Cynics might say this rehabilitation service was provided to limit the cost of the claim but Anstee made  it clear that the rehabilitation provision in no way links to the liability side of the case: “We felt that it was the right thing to do because RBKC was the owner of the building and we were the insurer. The goal is to get people able to live their lives again as best they can. It is possible people don’t even know which the insurer is – we just wanted to make sure they received the treatment they need.”

Beyond the normal rehabilitation

Corporé has encountered a wide range of psychological conditions including:

  • Grief
  • Complex bereavement
  • Post-traumatic stress disorder
  • Suicidal ideation
  • Eating disorders
  • Drug and alcohol abuse

In addition there have been musculoskeletal injuries incurred trying to exit the tower and smoke inhalation.

Corporé has treated these conditions through a combination of:

  • Physiotherapy and orthopaedic consultations for physical injuries
  • Respiratory rehabilitation for those affected with smoke inhalation
  • Organising initiatives for children so as not to over-medicalise the care and integrate children into communities such as sports therapy, football team, boxing, music therapy, homework clubs, community mentor programme and dedicated youth workers.
  • Tutoring and close liaison with schools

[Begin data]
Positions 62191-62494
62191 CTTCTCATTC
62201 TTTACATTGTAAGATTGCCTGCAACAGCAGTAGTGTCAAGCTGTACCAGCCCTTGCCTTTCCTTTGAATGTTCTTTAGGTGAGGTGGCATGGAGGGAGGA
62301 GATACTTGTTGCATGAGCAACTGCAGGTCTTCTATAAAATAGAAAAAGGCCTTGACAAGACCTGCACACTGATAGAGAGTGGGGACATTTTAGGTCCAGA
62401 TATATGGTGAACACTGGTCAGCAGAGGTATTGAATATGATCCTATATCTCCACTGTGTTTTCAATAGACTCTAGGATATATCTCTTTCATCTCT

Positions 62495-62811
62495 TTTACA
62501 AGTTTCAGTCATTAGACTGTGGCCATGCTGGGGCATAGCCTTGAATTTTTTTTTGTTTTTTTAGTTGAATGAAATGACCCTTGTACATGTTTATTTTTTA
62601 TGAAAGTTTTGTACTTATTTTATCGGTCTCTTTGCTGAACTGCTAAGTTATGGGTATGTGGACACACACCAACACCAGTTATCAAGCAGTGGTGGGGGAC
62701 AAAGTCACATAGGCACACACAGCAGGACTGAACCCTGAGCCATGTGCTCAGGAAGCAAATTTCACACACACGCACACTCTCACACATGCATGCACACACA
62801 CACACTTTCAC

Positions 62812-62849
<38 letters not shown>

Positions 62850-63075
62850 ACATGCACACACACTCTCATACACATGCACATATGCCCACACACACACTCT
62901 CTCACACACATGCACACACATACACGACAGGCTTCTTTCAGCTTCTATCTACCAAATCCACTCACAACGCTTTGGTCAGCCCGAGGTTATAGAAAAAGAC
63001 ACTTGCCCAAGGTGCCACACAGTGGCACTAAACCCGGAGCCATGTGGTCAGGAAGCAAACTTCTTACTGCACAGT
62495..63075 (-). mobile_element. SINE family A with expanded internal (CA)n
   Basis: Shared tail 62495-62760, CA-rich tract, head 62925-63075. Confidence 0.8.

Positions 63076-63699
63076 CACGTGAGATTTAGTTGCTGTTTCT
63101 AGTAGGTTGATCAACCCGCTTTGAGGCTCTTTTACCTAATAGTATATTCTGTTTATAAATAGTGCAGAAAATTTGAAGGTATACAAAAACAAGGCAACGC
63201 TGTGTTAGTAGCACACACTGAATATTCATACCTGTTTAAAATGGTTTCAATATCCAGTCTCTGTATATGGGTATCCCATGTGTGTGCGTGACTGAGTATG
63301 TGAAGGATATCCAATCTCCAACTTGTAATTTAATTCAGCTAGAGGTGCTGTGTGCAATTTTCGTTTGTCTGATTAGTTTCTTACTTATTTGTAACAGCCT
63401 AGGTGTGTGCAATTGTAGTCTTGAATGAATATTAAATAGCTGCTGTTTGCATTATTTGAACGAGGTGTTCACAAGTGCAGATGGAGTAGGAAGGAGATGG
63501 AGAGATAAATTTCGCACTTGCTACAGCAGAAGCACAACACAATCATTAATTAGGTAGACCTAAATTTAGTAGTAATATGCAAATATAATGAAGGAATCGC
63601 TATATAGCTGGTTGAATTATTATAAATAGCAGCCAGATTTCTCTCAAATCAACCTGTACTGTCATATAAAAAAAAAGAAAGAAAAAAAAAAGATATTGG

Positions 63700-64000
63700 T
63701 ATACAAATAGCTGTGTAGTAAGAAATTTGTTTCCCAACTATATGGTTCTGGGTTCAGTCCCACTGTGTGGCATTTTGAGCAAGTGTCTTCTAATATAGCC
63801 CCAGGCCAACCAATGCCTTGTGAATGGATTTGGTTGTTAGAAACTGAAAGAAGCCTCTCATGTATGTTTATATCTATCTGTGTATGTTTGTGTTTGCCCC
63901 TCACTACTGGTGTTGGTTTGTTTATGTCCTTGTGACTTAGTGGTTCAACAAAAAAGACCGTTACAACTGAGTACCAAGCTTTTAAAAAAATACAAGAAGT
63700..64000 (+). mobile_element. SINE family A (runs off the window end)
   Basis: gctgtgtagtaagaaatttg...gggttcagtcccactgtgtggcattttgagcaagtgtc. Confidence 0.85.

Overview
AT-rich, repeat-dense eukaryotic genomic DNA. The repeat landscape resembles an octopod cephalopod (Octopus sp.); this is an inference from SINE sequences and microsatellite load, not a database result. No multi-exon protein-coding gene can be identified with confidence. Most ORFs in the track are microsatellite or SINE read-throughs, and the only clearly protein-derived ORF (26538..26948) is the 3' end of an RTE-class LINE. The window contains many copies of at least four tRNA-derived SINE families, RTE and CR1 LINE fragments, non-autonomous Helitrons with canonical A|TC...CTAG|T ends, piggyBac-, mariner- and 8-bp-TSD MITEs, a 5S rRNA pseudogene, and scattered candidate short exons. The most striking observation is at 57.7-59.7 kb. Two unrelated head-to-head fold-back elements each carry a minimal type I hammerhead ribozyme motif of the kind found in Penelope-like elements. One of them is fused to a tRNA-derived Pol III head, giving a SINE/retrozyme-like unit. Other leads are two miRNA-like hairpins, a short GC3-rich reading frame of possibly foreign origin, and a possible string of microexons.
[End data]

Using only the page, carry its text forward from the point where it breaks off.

• For those serving custodial sentences, it has navigated the complex prison system, facilitating treatment through their services
  • Vocational and return to work support including training
  • Residential rehabilitation for those with drug and alcohol abuse
  • Domestic function services for those with cognitive disorders.

All these activities were provided while managing a series of non-clinical challenges, including housing issues, displacement, work, family and the diverse cultural needs and language barriers of those affected.

Mark Stirrup, managing director of Corporé, which was brought in to develop and manage the solution echoed this: “What was described to us by the insurer, Protector, was to do something different from other insurers and provide a service outside of the litigation process. There was no discussion about liability but a desire to provide a very high quality of rehabilitation service to eligible parties associated with Grenfell. This instruction came all the way from Oslo [Protector HQ].”